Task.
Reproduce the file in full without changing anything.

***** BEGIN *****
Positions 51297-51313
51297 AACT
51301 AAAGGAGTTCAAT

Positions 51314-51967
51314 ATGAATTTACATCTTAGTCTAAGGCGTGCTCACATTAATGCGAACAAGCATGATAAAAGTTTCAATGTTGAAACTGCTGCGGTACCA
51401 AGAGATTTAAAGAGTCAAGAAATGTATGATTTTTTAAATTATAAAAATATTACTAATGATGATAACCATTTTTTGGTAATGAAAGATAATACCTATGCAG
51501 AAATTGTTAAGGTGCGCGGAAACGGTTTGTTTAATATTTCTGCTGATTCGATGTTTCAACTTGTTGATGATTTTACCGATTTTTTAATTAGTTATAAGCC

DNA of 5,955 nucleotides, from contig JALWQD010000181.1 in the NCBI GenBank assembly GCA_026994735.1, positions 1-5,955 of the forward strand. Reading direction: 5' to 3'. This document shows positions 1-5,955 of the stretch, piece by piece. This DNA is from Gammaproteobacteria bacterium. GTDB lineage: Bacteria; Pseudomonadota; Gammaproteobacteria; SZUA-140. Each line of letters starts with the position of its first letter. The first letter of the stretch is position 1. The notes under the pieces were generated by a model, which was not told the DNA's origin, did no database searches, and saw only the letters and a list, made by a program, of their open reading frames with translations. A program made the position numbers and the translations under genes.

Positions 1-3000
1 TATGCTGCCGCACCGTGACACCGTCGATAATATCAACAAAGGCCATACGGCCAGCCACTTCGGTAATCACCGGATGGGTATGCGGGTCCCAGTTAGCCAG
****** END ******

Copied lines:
Positions 51297-51313
51297 AACT
51301 AAAGGAGTTCAAT

Positions 51314-51967
51314 ATGAATTTACATCTTAGTCTAAGGCGTGCTCACATTAATGCGAACAAGCATGATAAAAGTTTCAATGTTGAAACTGCTGCGGTACCA
51401 AGAGATTTAAAGAGTCAAGAAATGTATGATTTTTTAAATTATAAAAATATTACTAATGATGATAACCATTTTTTGGTAATGAAAGATAATACCTATGCAG
51501 AAATTGTTAAGGTGCGCGGAAACGGTTTGTTTAATATTTCTGCTGATTCGATGTTTCAACTTGTTGATGATTTTACCGATTTTTTAATTAGTTATAAGCC

DNA of 5,955 nucleotides, from contig JALWQD010000181.1 in the NCBI GenBank assembly GCA_026994735.1, positions 1-5,955 of the forward strand. Reading direction: 5' to 3'. This document shows positions 1-5,955 of the stretch, piece by piece. This DNA is from Gammaproteobacteria bacterium. GTDB lineage: Bacteria; Pseudomonadota; Gammaproteobacteria; SZUA-140. Each line of letters starts with the position of its first letter. The first letter of the stretch is position 1. The notes under the pieces were generated by a model, which was not told the DNA's origin, did no database searches, and saw only the letters and a list, made by a program, of their open reading frames with translations. A program made the position numbers and the translations under genes.

Positions 1-3000
1 TATGCTGCCGCACCGTGACACCGTCGATAATATCAACAAAGGCCATACGGCCAGCCACTTCGGTAATCACCGGATGGGTATGCGGGTCCCAGTTAGCCAG